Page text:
Everyone writes about writing things down and how important it is to file and organize papers. But what do you do with everything you write or find online and want to save on your computer?
Do you print out information from your computer on a daily basis? Is your file cabinet stuffed and overflowing with files?
I’m finding that I already have too many papers to file in my physical filing cabinets, and now my computer is making more of a paper trail than ever. This paper trail monster is eating me alive!
If you and I are using our computers that much, then we should at least use files directly on the computer to lessen the paper trail.
Start by making folders on your computer’s desktop, each folder again holding as many folders inside as you choose. (Look in your computer’s user manual for the directions on making folders in your operating system — I have attached a sample set of directions at the end of this article for Windows.) Think of everything under the sun that you will be filing, and what folder you would look inside to find it. Do give yourself a limit on how many folders deep you will go — I put only one folder inside another folder, as I find I lose my files if I go too deep. You can also create, rename and delete folders later as you sort out files and figure out what you need.
Now you have folders to file all of those papers you have written or received and saved. Next, what do you do with all that saved information? You can either save it directly on your hard drive, or on CD’s, or both places if you can’t afford to lose that particular information.
If you’re like me, you have many discs — some labeled and some not. Some discs have tons of different things that you can’t sort through, and others have specific files.
Start by making a list of contents on a separate piece of paper.
* Have a sticky label for EACH CD cover.
* Next, start copying the files to the CD.
* As you do this, CROSS OUT that file on your paper list and write it on the sticky label.
* This way, you’ll be able to see what goes where and what you’ve already saved to the CD. For example, I put my business QuickBooks on one disc and my personal Quicken on another.
* I actually have my database on one whole disc, leaving room for it to grow.
* I also have a disc for each day of the week because I back up each night.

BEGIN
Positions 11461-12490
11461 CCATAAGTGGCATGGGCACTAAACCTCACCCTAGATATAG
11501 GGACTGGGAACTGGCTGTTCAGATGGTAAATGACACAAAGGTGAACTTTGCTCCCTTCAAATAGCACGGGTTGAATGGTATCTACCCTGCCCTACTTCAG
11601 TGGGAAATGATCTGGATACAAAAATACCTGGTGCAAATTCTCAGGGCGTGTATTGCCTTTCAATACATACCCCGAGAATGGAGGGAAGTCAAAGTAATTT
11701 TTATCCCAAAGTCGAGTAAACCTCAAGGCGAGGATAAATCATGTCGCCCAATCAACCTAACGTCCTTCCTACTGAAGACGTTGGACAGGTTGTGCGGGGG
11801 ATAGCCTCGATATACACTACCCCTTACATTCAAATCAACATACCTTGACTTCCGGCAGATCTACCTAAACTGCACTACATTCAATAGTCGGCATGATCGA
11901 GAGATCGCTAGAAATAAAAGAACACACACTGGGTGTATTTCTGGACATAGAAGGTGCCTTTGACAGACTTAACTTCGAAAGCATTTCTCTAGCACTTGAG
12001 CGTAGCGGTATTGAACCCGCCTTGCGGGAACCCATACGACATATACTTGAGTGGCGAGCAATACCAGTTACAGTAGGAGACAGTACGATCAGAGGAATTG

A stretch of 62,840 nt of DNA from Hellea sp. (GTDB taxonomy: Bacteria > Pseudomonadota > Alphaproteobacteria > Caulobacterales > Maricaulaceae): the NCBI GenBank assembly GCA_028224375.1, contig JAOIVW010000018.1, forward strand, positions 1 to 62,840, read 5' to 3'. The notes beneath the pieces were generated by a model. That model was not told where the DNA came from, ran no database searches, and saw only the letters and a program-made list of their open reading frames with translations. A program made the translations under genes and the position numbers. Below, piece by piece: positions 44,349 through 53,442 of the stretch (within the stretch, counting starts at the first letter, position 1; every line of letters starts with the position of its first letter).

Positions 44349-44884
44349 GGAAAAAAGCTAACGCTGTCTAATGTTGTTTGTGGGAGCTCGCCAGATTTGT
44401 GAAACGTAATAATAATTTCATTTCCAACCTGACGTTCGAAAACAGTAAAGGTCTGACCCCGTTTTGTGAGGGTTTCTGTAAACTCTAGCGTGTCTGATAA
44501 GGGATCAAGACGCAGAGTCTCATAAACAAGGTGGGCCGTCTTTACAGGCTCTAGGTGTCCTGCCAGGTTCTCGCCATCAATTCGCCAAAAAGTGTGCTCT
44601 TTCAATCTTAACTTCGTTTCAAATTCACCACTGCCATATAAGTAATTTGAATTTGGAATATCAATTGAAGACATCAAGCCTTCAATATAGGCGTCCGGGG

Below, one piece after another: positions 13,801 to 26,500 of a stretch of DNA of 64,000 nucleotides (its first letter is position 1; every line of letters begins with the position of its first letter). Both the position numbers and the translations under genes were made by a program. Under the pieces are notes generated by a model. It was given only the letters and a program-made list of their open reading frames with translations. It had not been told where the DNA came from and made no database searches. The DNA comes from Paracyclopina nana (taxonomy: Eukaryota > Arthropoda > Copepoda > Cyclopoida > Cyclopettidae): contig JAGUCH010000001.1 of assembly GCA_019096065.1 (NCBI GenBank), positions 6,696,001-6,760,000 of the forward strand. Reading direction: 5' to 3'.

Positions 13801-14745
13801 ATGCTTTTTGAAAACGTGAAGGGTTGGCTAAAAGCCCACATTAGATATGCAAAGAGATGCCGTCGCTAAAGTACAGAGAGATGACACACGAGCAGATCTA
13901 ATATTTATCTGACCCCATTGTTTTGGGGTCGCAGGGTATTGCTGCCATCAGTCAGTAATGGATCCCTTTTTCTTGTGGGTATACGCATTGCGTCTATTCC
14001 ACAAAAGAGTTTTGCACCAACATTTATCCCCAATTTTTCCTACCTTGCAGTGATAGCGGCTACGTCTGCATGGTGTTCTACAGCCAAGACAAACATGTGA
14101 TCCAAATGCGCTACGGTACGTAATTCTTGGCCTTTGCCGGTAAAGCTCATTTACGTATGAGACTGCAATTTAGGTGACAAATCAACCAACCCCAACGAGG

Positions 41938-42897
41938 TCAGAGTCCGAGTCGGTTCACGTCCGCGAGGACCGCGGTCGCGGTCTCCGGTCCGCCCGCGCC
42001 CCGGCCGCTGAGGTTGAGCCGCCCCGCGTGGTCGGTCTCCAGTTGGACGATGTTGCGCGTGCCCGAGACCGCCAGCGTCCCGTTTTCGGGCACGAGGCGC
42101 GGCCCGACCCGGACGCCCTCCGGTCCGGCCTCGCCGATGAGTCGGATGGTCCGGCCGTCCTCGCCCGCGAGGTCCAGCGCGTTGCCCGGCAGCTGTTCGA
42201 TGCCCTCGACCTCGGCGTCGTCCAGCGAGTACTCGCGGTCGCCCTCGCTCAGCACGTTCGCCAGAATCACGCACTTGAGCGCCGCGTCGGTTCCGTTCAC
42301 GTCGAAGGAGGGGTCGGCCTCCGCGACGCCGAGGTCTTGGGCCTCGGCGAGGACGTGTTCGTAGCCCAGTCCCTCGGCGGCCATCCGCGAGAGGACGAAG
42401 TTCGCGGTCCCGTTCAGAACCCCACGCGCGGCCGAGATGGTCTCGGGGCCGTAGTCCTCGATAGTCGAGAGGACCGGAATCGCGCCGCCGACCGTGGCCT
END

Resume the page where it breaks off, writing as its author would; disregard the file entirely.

* Other things that don’t get used every day will go on another clearly labeled disc as to what’s there.
Making labels and lists of contents for each disc may sound so easy that you think it’s no big deal. But once you start copying and transferring files here and there, it quickly becomes overwhelming if you haven’t written each item down and crossed it off as you go along. If you keep your discs orderly, you’ll have everything you need at your fingertips. Then all you have to do is pop the disc in and print out what you need, when you need it!
Computer folders make more sense than than trying to print and file hard copies and remember everything you might want off the computer ahead of time!
Making folders In Windows:
1. Click on start, go to “programs.” Find Windows Explorer in the menu and click on it.
2. Click on the hard drive letter on the left side. Usually this will be a “C.” Go to the top left and click on “File,” then click on “new,” and then on “folder.”
3. Look to the right screen. At the bottom there should be a folder icon and the words “new folder” Type in the name you want the folder to be called. For example we’ll call it “recipes.”
4. Now to add folders within the original folder called recipes, double click on the folder “Recipes.” Go back and click “file ” again on the top left and then on “new “and then “folder.” Name the new folder what you’d like.
Adding Desktop folders:
If you want to put your folders directly on your desktop as well as your hard drive do this:
1. Holding your curser over your windows wallpaper on the desktop right click your mouse.
2. Then click on “new”, then “new folder” This will cause a folder icon to appear on your desktop and you can name it and add folders within it.
©2001 Susie Glennan
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